But - and it's a very big but - it feels like the one thing Icke is reticent to do is give us a thriller. Oh no... that's too obvious, too common - no this, is an existential, slow-moving story of the destruction of a dull man's psyche. The fact that the play features two deaths hardly registers in the frigid air atmosphere. It all felt like one of those independent films where acting is dialed down to a minimum, the score is usually 'ironic' use of pop songs and the cinematography tends to linger on 'artistic' static set-ups just a little too long.
The actors do not pull focus under this poe-faced concept (imagine Pinter meets Dennis Lehane): Mark Strong is obvious casting for Donald bearing in mind his last stage role was as the equally obsessed Eddie Carbone in VIEW FROM THE BRIDGE and with his unprepossessing brown wig and nerdy glasses he hardly seems equipped for the passion that allegedly grips him in his desire for his dead friend's wife. But Strong is playing him on such a low light that his despair rarely registers, apart from an overly dramatic STAGGER SLUMP as he leaves Mona for the last time.
Hope Davis as Donald's emotionally controlled wife Ingrid certainly gives her an icy exterior but again is played in such a colourless way that you cannot care for her. However she does make some impression, which is more than can be said for Elizabeth Debicki as the recently widowed Mona. Her banal performance leaves you utterly clueless as to why Donald would throw up his life to be with her - he would surely be equally at home with a showroom mannequin. I am sure she is supposed to be a blank canvas that Donald projects all his fantasies on but any interior life is totally missing from her phoned-in performance.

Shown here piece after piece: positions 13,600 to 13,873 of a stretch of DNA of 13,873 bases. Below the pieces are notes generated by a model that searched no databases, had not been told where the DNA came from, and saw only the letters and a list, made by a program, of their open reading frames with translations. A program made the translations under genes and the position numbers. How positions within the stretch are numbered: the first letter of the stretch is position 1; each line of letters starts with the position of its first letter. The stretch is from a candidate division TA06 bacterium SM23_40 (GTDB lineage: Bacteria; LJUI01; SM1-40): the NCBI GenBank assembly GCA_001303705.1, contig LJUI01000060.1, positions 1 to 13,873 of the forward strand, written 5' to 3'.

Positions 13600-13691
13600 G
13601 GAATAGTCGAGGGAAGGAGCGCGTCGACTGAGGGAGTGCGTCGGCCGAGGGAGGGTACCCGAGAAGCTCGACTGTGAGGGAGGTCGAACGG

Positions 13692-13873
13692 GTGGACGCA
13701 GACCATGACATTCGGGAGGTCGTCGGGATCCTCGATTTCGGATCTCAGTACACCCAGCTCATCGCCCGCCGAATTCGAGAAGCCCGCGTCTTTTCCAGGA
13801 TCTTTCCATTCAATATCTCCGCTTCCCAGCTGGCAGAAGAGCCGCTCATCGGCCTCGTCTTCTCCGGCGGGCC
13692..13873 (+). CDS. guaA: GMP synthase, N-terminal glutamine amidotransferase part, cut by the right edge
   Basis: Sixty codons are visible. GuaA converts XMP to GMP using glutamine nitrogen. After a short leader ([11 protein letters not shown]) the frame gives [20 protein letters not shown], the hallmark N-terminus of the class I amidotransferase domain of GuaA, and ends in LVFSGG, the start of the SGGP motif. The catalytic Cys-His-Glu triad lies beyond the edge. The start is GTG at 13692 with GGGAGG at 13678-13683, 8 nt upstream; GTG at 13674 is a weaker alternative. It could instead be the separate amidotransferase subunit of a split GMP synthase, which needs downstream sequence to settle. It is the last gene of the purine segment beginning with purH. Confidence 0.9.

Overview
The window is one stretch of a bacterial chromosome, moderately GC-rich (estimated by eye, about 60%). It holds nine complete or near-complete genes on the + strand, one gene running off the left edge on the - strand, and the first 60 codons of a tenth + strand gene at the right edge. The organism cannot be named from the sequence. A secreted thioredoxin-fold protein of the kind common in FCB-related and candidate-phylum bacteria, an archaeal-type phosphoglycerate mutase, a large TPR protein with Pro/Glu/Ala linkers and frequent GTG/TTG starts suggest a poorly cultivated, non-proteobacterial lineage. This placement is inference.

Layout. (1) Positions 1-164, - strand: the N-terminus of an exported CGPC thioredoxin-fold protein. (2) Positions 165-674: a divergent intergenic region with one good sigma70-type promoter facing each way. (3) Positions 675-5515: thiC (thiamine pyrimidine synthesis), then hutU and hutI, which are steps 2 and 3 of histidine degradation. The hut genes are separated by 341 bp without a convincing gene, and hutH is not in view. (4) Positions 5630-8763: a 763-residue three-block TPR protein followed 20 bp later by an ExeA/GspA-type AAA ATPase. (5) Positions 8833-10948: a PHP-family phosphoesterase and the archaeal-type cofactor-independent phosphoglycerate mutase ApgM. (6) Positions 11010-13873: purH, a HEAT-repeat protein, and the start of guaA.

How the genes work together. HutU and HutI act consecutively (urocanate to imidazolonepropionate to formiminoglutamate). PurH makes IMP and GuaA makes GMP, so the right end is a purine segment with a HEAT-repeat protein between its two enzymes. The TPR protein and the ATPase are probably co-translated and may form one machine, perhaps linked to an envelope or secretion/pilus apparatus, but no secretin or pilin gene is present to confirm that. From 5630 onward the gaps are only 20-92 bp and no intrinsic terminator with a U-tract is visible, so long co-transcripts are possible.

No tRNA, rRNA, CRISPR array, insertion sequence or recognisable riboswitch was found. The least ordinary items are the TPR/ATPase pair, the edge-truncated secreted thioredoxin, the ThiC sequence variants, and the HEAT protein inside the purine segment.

As I said the real star of the show is it's design; Bunny Christie has utilized black screens that move up and down, left and right to create a theatrical version of film pans and zooms which makes it enjoyable to watch - although this technique for making a show more filmic is not original - and has also designed the set to change in an instant: from the long and low cabin of the Dodds, to the Sanders' wide open and expansive Manhattan apartment.
Paule Constable's moody and atmospheric lighting is almost too much at times - in the final scene you are squinting at the stage to make out what is going on in the log cabin - but she does deliver, and Tom Gibbons' soundscape comes into it's own at the end, sounding louder and more discordant to signal to you that something shocking is about to happen.... and it does. If it had not been for this you would hardly be aware there was about to be a violent conclusion as Icke's production is played at such a glacial rate.
Something which only struck me later was how insidiously misogynistic it was - Donald is seemingly trapped between the primly efficient Ingrid (who looked astonishingly like Hilary Clinton at times from where I was sitting) and the icy beanpole Mona. The drama is all his and after the offstage afternoon sex scene between Mona and Donald it is of course Debicki who enters topless... why? What did that possibly add to the scene bearing in mind Strong was fully clothed. Added to the violence of the climactic act it really did make me wonder on whether this crossed Hare or Icke's mind at all.